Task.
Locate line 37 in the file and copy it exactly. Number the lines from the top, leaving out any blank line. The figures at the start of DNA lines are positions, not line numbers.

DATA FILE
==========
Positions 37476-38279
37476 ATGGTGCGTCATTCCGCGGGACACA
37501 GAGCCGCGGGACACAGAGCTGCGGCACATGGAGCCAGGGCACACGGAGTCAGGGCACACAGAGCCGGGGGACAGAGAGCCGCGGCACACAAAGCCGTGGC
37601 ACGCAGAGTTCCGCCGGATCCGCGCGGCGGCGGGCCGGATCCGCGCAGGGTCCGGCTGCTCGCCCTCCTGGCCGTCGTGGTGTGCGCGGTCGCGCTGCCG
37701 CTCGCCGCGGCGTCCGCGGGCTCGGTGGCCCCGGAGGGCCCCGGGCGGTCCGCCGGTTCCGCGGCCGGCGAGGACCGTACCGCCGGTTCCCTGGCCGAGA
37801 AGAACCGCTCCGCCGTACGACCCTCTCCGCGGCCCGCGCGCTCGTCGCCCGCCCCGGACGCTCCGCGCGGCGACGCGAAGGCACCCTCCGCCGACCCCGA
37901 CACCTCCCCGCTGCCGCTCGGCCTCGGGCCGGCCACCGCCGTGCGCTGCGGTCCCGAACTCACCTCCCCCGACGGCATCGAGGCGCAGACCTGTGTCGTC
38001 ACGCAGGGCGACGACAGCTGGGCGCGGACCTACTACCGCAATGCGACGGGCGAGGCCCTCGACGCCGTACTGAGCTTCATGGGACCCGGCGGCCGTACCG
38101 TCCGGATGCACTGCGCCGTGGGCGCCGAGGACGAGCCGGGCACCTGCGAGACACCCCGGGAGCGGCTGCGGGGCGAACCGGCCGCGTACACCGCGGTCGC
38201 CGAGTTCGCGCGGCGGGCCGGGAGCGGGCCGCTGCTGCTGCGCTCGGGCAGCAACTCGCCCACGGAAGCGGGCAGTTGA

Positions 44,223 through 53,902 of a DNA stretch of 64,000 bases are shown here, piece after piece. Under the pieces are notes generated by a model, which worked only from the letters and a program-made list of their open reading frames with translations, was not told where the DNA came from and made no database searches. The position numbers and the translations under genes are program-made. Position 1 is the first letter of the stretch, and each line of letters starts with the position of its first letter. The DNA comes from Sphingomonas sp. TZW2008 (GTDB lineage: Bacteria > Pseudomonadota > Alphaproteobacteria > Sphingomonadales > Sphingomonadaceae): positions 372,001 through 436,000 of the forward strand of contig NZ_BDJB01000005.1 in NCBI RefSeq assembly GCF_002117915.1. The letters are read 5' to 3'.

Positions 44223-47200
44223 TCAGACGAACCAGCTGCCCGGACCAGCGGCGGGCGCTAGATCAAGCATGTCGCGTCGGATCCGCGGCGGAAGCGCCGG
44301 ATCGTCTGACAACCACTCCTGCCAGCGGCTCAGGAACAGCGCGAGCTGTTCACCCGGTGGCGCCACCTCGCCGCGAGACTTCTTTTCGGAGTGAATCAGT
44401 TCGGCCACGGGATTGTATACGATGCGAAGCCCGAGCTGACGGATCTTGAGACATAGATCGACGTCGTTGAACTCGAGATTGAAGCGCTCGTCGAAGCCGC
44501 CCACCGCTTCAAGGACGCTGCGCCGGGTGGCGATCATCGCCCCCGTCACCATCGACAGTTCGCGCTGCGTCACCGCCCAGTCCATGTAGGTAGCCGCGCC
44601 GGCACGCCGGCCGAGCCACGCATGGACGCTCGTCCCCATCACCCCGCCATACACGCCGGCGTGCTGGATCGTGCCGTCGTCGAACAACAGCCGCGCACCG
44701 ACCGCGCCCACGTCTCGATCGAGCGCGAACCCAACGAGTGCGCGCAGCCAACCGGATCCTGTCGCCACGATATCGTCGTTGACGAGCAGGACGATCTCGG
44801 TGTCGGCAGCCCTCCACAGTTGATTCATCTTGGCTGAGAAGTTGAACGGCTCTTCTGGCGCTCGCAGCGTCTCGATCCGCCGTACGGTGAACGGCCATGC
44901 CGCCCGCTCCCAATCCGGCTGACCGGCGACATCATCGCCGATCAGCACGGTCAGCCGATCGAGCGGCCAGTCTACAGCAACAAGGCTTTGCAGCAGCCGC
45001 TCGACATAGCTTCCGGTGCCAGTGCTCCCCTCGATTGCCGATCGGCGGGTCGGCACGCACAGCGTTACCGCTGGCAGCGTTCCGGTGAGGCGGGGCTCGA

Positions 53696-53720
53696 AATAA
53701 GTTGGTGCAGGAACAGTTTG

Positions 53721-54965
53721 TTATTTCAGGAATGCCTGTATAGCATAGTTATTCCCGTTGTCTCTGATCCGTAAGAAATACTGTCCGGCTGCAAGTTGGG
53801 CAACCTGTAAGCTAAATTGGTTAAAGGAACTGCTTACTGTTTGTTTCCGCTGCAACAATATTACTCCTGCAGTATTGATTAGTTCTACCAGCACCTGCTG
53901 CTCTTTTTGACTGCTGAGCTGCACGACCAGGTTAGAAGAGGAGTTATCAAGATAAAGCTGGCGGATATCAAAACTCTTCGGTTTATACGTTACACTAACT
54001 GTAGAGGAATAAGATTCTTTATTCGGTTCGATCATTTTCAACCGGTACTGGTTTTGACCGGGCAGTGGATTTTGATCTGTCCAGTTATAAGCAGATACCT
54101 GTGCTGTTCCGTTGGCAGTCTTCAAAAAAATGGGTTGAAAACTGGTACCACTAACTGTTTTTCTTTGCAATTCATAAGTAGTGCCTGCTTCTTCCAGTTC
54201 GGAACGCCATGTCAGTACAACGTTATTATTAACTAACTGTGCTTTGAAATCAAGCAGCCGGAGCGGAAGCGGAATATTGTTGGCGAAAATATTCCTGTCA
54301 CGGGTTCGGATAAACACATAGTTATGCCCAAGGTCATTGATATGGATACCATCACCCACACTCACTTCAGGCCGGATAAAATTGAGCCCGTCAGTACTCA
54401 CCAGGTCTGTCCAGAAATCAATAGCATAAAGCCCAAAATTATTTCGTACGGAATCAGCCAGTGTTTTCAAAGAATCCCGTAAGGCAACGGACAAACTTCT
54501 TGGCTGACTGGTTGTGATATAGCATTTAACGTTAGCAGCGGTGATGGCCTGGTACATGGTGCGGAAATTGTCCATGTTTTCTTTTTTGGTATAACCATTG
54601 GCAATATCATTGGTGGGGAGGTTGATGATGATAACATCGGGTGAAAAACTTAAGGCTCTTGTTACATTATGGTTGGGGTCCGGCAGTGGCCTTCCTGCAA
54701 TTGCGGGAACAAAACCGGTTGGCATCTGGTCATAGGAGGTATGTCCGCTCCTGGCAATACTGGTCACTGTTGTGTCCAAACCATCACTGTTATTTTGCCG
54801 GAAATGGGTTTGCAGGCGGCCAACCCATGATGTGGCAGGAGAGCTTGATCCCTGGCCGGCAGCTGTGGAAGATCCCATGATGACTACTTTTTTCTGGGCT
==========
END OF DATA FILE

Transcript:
54801 GAAATGGGTTTGCAGGCGGCCAACCCATGATGTGGCAGGAGAGCTTGATCCCTGGCCGGCAGCTGTGGAAGATCCCATGATGACTACTTTTTTCTGGGCT